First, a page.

Overview: Ideas that a Brexit deal may be close is helping to firm sterling, while soft Chinese PPI offset the spike in food prices to show the weakness of the world’s second-largest economy. Minutes from the meeting of the Reserve Bank of Australia earlier this month kept a door open to a rate cut before the end of the year. Japan returned from holiday, and the Nikkei gapped higher, and its nearly 1.9% advance led the MSCI Asia Pacific Index higher. Europe’s Dow Jones Stoxx 600 is recouping yesterday’s 0.5% loss, while US shares are also trading firmer after yesterday’s slippage. Benchmark bond yields are little changed, though US Treasuries, which did not trade yesterday, are firmer today with the 10-year yield off four basis points to about 1.68%. Sterling is near $1.2650, even though the employment data was somewhat disappointing on the Brexit hopes. The yen and euro are little changed, while New Zealand, which reports its Q3 CPI tomorrow, is under pressure. The first trade deficit in a couple of years, due to falling energy prices, is weighing on the Norwegian krone. Among emerging markets, the Turkish lira stabilized after its recent shellacking, and the Chinese yuan snapped a five-day advance. Oil is edging lower after yesterday’s 2% drop, and gold is steady.
China reported that September CPI accelerated to 3% from 2.8% in August. It is the most in four years. The 11.2% jump in food prices masks the underlying softness. Pork prices jumped 69% year-over-year, up from a 46.7% pace in August. More telling was the 1.2% decline in PPI compared with the 0.8% drop in August. It is the third consecutive month of deflation in producer prices. This, coupled with the larger than expected decline in imports, is understood to reveal the ongoing weakness of the Chinese economy and indicative of pressures on its trading partners. At the same time, Chinese lending is increasing. New yuan loans rose by around a third to CNY1.6 trillion in September after a CNY1.2 trillion expansion in August. Aggregate lending rose almost CNY2.3 trillion after rising CNY1.98 trillion previously. The difference between the aggregate lending and the new yuan loans is understood to non-bank activity (shadow banking). The last month of a quarter tends to see strong lending as if quota had to be met.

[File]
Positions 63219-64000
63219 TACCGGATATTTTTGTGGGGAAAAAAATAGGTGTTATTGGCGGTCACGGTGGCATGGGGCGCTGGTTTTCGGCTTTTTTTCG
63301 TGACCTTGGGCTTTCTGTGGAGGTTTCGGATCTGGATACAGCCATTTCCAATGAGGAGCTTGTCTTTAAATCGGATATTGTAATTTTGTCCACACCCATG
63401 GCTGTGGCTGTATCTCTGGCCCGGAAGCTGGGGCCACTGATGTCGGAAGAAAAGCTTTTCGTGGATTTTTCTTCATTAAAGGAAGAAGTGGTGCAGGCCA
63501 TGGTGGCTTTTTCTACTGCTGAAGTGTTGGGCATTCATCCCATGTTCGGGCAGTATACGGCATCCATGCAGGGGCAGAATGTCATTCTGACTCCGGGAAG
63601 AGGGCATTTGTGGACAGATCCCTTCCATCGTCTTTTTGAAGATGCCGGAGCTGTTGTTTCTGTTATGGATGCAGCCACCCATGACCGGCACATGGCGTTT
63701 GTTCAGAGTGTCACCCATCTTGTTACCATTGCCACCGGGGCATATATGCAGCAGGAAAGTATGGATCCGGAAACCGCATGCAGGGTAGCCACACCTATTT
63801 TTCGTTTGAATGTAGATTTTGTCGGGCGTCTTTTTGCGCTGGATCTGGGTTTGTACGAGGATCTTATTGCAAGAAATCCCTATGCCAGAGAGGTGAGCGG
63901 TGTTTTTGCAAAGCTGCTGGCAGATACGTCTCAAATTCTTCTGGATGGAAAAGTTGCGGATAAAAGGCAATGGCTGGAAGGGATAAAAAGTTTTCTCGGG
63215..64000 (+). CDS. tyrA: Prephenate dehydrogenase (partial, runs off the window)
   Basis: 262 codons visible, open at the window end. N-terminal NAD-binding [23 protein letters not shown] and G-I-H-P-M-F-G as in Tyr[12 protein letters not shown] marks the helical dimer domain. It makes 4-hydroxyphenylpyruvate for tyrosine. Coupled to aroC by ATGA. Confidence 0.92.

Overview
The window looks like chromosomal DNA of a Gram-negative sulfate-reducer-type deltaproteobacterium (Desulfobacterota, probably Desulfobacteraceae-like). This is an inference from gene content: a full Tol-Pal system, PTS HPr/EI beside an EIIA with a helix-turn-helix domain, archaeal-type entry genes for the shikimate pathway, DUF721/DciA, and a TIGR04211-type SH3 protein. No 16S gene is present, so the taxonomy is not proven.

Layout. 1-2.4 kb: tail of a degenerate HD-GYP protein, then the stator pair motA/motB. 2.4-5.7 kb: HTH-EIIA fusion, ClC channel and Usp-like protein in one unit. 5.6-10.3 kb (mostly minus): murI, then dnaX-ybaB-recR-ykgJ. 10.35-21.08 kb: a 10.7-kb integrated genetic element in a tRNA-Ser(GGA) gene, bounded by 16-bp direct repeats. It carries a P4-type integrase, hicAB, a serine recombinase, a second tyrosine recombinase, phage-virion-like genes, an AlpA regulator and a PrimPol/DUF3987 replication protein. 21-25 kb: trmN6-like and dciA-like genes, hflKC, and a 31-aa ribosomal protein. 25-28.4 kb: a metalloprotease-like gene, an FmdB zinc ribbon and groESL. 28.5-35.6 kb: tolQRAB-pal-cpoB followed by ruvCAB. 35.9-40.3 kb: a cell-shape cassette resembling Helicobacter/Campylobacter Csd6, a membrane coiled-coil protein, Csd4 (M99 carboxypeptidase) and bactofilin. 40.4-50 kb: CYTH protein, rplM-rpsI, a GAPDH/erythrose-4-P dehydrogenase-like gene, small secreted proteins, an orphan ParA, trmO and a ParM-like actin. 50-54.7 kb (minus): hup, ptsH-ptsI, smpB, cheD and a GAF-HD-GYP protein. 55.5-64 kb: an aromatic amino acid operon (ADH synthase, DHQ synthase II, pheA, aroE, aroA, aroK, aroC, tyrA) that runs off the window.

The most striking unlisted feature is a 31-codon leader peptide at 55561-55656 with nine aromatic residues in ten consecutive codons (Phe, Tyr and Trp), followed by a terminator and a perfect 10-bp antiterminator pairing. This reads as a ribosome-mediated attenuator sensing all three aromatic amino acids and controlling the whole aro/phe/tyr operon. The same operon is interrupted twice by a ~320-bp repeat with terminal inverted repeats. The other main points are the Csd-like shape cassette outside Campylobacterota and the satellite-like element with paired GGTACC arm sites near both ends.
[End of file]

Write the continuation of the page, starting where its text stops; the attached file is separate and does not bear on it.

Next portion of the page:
Minutes from this month’s meeting of the Reserve Bank of Australia kept the door more than ajar for another rate cut. With global rates and the ECB and Federal Reserve easing policy, blunts the risks associated with further easing by the RBA. That said, officials chose not to cut rates when they met on October 1 and seemed to recognize that additional rate cuts would likely be less effective. The tax cuts and spending increases, coupled with the past depreciation of the Australian dollar is already providing some stimulus. The market appears to have mostly discounted a rate cut at one of the two remaining meetings this year (November 5 and December 3).